Cary-hiroyuki Tagawa

Cary-hiroyuki Tagawa

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Little Boy Trailer

Pepper Flynt Busbee (Jakob Salvati) is a 7-year-old boy who stands much shorter than any of his classmates, to the worry of his mother (Emily Watson). He has few worries himself though, despite the occasional bully, forever playing adventure games with his beloved father (Michael Rapaport) and feeling like he can take on the world. Things take a turn for the worst, however, when his father is sent off to fight during the troubles of World War II. Distraught, Pepper is willing to do anything to get his father back, and when he is encouraged to use his focus to move an object during a magic show, he starts to see that he really can do anything. He's determined to use his ability to summon Mr. Busbee back home, but he has to be careful never to let a single trace of doubt cross his mind.

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47 Ronin - International Trailer

Kai is a half-English and half-Japanese outsider who was exiled from his homeland, beaten within an inch of his life and enslaved for his heritage. Now he is stronger; an accomplished fighter with an ability to triumph over even the most formidable of adversaries. He is enlisted by a group of samurai warriors to help them regain their land which has been overrun by an infinite army of demons, witches, monsters and giants who have enslaved their people following the dishonourable death of their leader. The forty-seven ronin vow to avenge their master, sacrificing their own lives to attempt to free their compatriots; though as the land becomes more and more sated with savage beasts and ruthless mystics, Kai is left wondering if this is one battle he can't win.

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47 Ronin Trailer

Kai is an outsider, banished from his home, beaten and forced into slavery for being half-English and half-Japanese. He was among a small group of samurais exiled after the dishonourable death of their leader, and now his suffering has turned him into one of the land's most formidable warriors, able to defeat even the largest of beasts. He is enlisted to be part of an army of forty-seven ronin who vow to seek revenge against the infinite army that has taken over their home and killed their master. However, their plan looks almost impossible as the nation is rapidly becoming overrun with a myriad of colossal shape-shifting monsters with the ability to wipe out the ronin all at once.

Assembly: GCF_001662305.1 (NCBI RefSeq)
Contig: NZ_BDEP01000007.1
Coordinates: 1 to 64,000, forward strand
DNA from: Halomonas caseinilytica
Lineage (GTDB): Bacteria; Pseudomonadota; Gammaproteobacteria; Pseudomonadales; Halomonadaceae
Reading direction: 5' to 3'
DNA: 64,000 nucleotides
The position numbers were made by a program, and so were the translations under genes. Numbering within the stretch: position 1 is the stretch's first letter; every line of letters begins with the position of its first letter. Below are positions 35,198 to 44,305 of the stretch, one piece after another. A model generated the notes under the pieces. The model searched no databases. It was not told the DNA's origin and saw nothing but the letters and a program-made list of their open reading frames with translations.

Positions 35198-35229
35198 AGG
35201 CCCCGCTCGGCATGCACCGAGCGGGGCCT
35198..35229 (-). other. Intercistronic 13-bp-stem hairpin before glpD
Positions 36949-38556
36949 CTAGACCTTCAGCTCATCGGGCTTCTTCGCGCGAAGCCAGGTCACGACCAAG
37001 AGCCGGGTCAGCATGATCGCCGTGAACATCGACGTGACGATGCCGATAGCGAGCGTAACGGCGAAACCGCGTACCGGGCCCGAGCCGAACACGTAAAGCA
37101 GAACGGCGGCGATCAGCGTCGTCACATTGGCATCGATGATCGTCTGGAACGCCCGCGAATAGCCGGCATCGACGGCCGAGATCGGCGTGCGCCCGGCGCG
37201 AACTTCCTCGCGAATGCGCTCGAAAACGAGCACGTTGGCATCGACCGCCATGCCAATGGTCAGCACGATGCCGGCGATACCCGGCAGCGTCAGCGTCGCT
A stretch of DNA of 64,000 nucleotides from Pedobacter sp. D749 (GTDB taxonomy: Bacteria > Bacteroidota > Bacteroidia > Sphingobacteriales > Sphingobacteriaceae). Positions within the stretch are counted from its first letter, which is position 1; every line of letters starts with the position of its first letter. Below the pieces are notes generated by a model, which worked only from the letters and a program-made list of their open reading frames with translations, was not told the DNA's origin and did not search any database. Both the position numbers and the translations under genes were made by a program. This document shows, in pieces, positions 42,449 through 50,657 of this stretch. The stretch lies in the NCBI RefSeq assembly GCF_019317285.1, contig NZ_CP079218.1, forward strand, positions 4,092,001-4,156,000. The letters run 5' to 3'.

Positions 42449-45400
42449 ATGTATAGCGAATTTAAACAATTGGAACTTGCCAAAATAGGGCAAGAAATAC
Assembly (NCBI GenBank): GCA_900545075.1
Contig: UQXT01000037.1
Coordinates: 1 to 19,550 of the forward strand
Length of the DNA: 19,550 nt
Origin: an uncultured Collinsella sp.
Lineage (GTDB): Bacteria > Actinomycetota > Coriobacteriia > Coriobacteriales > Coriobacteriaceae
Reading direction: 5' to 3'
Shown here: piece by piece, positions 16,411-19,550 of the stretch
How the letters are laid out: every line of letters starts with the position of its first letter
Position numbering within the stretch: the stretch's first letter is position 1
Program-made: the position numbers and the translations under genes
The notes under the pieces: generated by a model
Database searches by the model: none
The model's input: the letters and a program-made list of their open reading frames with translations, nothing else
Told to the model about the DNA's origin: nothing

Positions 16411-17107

'47 Ronin' is a fictional interpretation of the real events that happened in Japan in the 18th century, when a small group of samurais sought to avenge their leader. There have been many variations of the story and it has been described as Japan's  National Legend. First time director Carl Rinsch is at the helm of this gripping fantasy war film and it has been written by Chris Morgan ('Fast & Furious', 'Cellular', 'Wanted'), Hossein Amini ('Snow White and the Huntsman', 'The Wings of the Dove', 'Drive') and Walter Hamada in his screenplay debut. It will hit the UK on December 26th 2013.

23rd Annual Night Of 100 Stars Black Tie Dinner Viewing Gala at the Beverly Hills Hotel

Cary-Hiroyuki Tagawa - 23rd Annual Night Of 100 Stars Black Tie Dinner Viewing Gala at the Beverly Hills Hotel - Los Angeles, California, United States - Sunday 24th February 2013

Cary-Hiroyuki Tagawa

Nemesis Review

Don't blame yourself if Nemesis makes virtually no sense to you. It's not your fault. It really does make minimal sense. In the near future (Japan and the U.S. have "merged"), Olivier Gruner plays a half-man half-machine cop who ends up leaving the LAPD and taking a kind of bounty hunter job for his old employers. Mass hysteria, explosions, and washed-out "futuristic" footage ensue. The acting is appalling, but the low-budget special effects do manage to impress from time to time.

Rising Sun Review

Wildly improbable (read: typical Crichton) tale about a murder in a Japanese office building. It's action heroes Connery and Snipes on the case, so look out! Plenty of Japanese subculture to be examined and often mocked, which led to charges of racism against the book and the movie.

The Art of War Review

Wesley Snipes is a master of selecting bad action roles. Murder at 1600, U.S. Marshals, Money Train, Drop Zone, Boiling Point, and the ultimate camp film - Passenger 57. The Art of War is another entry in this very ugly and unique category. Ultimately, it is little more than a ridiculous action film with a plot as believable as the Warren Report, ugly violence that would have made Peckinpah cringe, and terrible acting by B-list actors like Michael Biehn and Anne Archer. Oddly, it feels like the undiscovered sequel to another Snipes "masterpiece," Rising Sun.